Chapter

New York City and the Institutions of Liberal Reform

in Robert Clifton Weaver and the American City

Published by University of Chicago Press

Published in print October 2008 | ISBN: 9780226684482
Published online March 2013 | e-ISBN: 9780226684505 | DOI: http://dx.doi.org/10.7208/chicago/9780226684505.003.0009
New York City and the Institutions of Liberal Reform

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Social, political, and economic change in the 1940s led to an invigorated civil rights movement that could no longer be ignored by the country's political elite. While progress was slow, legal and political victories, as well as personal successes became increasingly common in the post-World War II years. The effort against housing discrimination is a crucial, yet neglected, aspect of the broader civil rights movement, and Robert Weaver was the leader. As the center of American liberalism, New York City was the best place to reform the nation's system of residential segregation. After several decades of lobbying from urban planners and other activists, by the 1940s “slum clearance” initiatives (they would later be given the more positive-sounding name of “urban renewal”) were under way. Advocates argued that their efforts would eliminate the chaos of the tenement neighborhoods and replace them with modern, efficient communities. This initiative would rebuild large sections of the city while reshaping New York's racial geography.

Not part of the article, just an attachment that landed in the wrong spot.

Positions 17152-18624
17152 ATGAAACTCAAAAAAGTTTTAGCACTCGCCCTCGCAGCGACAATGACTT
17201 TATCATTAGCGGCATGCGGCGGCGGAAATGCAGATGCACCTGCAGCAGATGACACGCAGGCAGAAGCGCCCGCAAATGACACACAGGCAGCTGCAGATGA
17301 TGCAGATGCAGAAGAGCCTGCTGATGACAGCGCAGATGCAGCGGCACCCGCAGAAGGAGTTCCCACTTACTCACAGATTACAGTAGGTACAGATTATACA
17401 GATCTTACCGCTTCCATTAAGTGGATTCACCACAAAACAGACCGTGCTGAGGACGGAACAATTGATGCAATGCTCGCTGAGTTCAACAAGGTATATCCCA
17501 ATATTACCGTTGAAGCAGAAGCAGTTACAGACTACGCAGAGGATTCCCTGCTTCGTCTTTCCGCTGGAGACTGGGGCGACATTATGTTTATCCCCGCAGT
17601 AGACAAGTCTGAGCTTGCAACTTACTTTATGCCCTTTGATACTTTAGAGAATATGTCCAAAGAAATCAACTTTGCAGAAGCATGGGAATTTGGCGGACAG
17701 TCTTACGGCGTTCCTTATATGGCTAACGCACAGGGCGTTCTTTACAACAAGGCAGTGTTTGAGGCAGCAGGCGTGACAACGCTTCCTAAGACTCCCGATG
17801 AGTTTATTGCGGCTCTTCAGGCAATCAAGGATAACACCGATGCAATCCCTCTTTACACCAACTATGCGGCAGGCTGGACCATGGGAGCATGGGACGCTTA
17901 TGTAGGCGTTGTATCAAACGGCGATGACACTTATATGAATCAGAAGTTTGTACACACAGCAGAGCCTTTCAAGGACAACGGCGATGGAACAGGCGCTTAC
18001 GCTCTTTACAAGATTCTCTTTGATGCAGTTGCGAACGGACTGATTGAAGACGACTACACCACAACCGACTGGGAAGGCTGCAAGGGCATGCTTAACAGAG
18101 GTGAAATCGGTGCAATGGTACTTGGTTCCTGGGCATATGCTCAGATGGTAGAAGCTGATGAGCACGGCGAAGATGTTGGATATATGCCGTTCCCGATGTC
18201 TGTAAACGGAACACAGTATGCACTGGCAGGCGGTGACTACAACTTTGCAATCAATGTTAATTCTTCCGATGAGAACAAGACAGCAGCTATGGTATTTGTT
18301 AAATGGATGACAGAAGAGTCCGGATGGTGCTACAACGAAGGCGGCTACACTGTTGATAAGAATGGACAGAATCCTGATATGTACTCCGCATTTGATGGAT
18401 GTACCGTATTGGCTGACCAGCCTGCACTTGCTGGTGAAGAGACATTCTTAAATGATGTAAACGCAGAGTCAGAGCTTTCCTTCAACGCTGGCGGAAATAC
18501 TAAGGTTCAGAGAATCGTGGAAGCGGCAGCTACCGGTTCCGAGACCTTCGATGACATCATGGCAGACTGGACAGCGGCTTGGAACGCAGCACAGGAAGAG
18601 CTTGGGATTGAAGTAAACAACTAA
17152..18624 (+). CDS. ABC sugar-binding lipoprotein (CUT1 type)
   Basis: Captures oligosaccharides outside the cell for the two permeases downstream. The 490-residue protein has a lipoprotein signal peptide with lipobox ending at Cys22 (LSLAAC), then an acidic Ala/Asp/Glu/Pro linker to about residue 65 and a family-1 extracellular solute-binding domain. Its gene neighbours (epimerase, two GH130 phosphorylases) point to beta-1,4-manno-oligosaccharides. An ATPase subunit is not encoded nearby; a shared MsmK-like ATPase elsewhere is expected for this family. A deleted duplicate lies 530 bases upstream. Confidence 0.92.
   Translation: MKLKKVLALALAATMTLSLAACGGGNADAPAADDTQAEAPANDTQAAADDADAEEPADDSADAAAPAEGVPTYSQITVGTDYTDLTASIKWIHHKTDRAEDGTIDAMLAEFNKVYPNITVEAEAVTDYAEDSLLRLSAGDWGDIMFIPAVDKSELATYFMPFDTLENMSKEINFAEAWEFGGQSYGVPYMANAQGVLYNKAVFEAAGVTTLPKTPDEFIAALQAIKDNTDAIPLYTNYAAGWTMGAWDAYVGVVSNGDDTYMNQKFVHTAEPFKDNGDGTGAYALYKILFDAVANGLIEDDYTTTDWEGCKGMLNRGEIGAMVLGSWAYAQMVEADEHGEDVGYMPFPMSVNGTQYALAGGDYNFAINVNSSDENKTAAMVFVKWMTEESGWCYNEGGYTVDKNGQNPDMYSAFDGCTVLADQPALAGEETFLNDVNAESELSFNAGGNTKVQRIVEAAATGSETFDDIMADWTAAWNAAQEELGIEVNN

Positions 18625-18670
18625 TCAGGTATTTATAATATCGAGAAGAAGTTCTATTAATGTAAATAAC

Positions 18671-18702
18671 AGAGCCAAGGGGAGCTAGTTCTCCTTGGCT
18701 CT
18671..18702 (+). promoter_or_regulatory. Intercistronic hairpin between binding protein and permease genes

Keywords: Robert C. Weaver; civil rights movement; housing discrimination; segregation; liberalism

Chapter.  8315 words. 

Subjects: History of the Americas

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